A startling new study by Virginia Tech’s Transportation Institute suggests that US drivers are distracted for more than half the time they’re driving.
The startling findings come as driverless cars are beginning to emerge as a viable alternative for the future, but that’ll be of little comfort to vulnerable road users. Some reports suggest that removing human control from motoring could reduce casualties by up to 90 percent, though the technology is still in its relative infancy.
Traffic fatalities have generally been on the decline since the 70s, though the US had previously had a lower traffic fatality per mile rating than most developed countries. In recent times America has shot up the charts and now sits 17th of 29th developed countries. The latest data shows there are now 11.4 deaths per 100,000 people in the territory. The UK, by contrast, has 3.7 and Canada 6.8.
The study’s emphasis falls on behavioural change behind the wheel, with startling findings pointing to a far greater level of distraction behind the wheel. Nearly 70 percent of the pool of crashes analysed by researchers involved some form of distraction and more worrying – that drivers are in a ‘distracted’ state more than 50 percent of the time. Mobile phone use is primarily the cause.
On that front, drivers were seen dialing around 0.14 percent of the time on the road, which researchers say ups the odds of incident by a factor of 12 due to inattention while entering digits. Calls took place 3.24 percent of the time, doubling the risk of accident.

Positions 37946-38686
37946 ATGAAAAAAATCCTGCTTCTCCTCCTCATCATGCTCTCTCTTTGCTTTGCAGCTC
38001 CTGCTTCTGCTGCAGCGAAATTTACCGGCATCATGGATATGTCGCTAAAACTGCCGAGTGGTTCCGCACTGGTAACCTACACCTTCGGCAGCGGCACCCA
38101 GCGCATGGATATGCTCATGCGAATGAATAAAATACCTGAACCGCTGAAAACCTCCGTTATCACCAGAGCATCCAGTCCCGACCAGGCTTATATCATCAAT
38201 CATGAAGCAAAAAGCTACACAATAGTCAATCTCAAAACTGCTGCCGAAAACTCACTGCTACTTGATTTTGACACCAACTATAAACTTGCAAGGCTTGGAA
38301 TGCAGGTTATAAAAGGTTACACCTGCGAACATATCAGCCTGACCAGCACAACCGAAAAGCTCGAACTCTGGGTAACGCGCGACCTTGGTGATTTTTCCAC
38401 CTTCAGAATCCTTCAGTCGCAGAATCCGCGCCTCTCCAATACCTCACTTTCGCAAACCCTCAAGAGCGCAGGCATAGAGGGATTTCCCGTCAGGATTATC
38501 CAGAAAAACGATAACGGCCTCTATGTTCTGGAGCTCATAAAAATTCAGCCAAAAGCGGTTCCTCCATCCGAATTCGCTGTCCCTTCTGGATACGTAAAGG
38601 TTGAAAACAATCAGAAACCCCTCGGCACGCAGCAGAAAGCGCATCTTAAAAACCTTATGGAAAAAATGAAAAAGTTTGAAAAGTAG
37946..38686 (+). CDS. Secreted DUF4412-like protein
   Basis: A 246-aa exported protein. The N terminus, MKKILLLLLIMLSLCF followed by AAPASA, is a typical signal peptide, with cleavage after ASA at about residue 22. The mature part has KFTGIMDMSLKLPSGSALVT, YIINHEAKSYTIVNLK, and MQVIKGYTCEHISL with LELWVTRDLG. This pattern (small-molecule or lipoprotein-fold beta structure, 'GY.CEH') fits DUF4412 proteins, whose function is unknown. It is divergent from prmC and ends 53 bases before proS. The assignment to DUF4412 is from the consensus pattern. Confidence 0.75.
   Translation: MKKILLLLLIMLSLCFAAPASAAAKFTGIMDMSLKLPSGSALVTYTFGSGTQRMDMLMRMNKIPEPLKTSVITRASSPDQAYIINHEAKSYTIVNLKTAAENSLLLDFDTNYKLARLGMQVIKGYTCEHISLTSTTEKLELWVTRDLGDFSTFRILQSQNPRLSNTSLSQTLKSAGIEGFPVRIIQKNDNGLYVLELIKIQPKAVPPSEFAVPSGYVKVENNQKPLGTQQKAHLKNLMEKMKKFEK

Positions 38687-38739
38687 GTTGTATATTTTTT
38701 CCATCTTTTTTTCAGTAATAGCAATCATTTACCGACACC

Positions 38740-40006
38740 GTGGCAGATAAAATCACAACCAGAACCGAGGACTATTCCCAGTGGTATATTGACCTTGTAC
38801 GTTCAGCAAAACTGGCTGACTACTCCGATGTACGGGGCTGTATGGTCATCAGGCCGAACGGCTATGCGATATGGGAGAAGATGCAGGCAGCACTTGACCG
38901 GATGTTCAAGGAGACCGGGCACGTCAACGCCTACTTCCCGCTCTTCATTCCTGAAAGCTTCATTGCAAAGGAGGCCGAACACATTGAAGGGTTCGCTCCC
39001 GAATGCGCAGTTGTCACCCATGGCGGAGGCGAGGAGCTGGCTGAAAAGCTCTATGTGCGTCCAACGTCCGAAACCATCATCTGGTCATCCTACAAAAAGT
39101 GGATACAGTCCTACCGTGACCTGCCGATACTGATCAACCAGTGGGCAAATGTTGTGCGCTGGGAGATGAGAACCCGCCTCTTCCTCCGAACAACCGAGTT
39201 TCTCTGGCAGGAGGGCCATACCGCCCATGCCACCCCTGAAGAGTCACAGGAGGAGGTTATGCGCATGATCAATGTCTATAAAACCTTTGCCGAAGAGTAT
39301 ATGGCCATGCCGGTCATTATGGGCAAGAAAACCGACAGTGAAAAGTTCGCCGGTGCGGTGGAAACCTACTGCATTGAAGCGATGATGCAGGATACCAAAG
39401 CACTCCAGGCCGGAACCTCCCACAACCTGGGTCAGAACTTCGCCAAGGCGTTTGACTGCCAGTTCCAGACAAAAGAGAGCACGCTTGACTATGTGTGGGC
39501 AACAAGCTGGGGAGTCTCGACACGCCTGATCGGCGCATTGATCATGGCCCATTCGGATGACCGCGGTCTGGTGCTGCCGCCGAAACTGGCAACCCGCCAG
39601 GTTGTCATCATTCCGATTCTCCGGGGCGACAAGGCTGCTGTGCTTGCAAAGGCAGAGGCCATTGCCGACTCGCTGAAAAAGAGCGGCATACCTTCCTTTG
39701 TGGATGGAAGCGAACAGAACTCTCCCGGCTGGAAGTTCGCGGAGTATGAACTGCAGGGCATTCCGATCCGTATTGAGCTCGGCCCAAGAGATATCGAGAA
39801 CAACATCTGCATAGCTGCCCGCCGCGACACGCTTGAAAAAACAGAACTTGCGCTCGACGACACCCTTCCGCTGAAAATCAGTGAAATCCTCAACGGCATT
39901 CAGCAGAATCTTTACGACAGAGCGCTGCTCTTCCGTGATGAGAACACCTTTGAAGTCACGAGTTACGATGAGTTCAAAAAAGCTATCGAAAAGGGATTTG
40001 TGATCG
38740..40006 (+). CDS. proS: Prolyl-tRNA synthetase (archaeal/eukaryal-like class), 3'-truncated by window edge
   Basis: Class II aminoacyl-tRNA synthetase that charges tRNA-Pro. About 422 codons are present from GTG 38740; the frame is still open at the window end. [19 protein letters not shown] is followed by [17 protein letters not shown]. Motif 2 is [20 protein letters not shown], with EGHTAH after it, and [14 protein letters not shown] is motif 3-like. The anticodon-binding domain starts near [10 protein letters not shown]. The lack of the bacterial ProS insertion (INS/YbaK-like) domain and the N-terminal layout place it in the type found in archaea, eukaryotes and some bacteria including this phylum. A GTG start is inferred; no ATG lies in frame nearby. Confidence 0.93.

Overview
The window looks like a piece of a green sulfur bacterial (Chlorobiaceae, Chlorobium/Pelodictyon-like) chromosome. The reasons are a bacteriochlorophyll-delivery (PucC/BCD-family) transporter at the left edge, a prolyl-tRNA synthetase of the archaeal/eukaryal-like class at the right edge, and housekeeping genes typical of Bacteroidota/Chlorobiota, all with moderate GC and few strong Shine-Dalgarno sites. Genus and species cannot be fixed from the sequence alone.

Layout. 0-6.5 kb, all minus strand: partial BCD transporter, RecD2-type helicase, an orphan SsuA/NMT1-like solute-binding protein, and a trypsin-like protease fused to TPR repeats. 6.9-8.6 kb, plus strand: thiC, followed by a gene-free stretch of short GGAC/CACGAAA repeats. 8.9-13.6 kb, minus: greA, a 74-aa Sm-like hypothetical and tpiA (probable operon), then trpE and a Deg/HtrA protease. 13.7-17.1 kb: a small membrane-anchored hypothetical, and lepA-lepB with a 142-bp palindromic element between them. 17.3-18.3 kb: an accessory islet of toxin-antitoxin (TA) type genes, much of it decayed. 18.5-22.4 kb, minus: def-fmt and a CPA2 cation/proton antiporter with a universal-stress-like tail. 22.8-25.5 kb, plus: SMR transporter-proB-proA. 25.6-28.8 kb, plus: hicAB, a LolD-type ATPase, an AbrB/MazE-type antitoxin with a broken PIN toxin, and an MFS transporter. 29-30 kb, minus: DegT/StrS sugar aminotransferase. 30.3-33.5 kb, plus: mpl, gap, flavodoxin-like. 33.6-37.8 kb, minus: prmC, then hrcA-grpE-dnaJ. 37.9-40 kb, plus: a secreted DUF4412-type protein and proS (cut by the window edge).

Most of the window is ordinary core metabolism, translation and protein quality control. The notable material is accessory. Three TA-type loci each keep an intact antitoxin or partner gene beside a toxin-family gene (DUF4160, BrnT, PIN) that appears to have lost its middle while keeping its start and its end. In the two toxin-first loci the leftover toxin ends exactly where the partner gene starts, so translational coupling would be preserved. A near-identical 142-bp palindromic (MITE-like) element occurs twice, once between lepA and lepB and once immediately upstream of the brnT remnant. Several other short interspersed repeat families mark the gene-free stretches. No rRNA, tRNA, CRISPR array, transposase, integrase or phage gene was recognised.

Think that’s bad? Texting occurred 1.91 percent of the time, resulting in a risk factor of six.
“These findings are important because we see a younger population of drivers, particularly teens, who are more prone to engaging in distracting activities while driving,” Tom Dingus, the study’s lead author and the director of VTTI, said in a statement. “Our analysis shows that, if we take no steps in the near future to limit the number of distracting activities in a vehicle, those who represent the next generation of drivers will only continue to be at greater risk of a crash.”
Mobile aside, other distractions included:
Chatting with a passenger – 14.6 percent of the time, with a relatively low risk factor of 1.4 percent. Prior studies have actually suggested this can help drivers remain alert.
One of the stranger observations, but nonetheless a dangerous one was to be ’emotional’ behind the wheel. Occurring just 0.2 percent of the time, this increased the crash risk by near 1,000 percent.
The findings were based on a pool of 3,500 study participants who agreed to let researchers mount cameras, sensors and radar inside their vehicles. The study, which spanned a three year period, covered 35 million miles and observed what happens in the moments before a crash.
CityLab has more on the findings.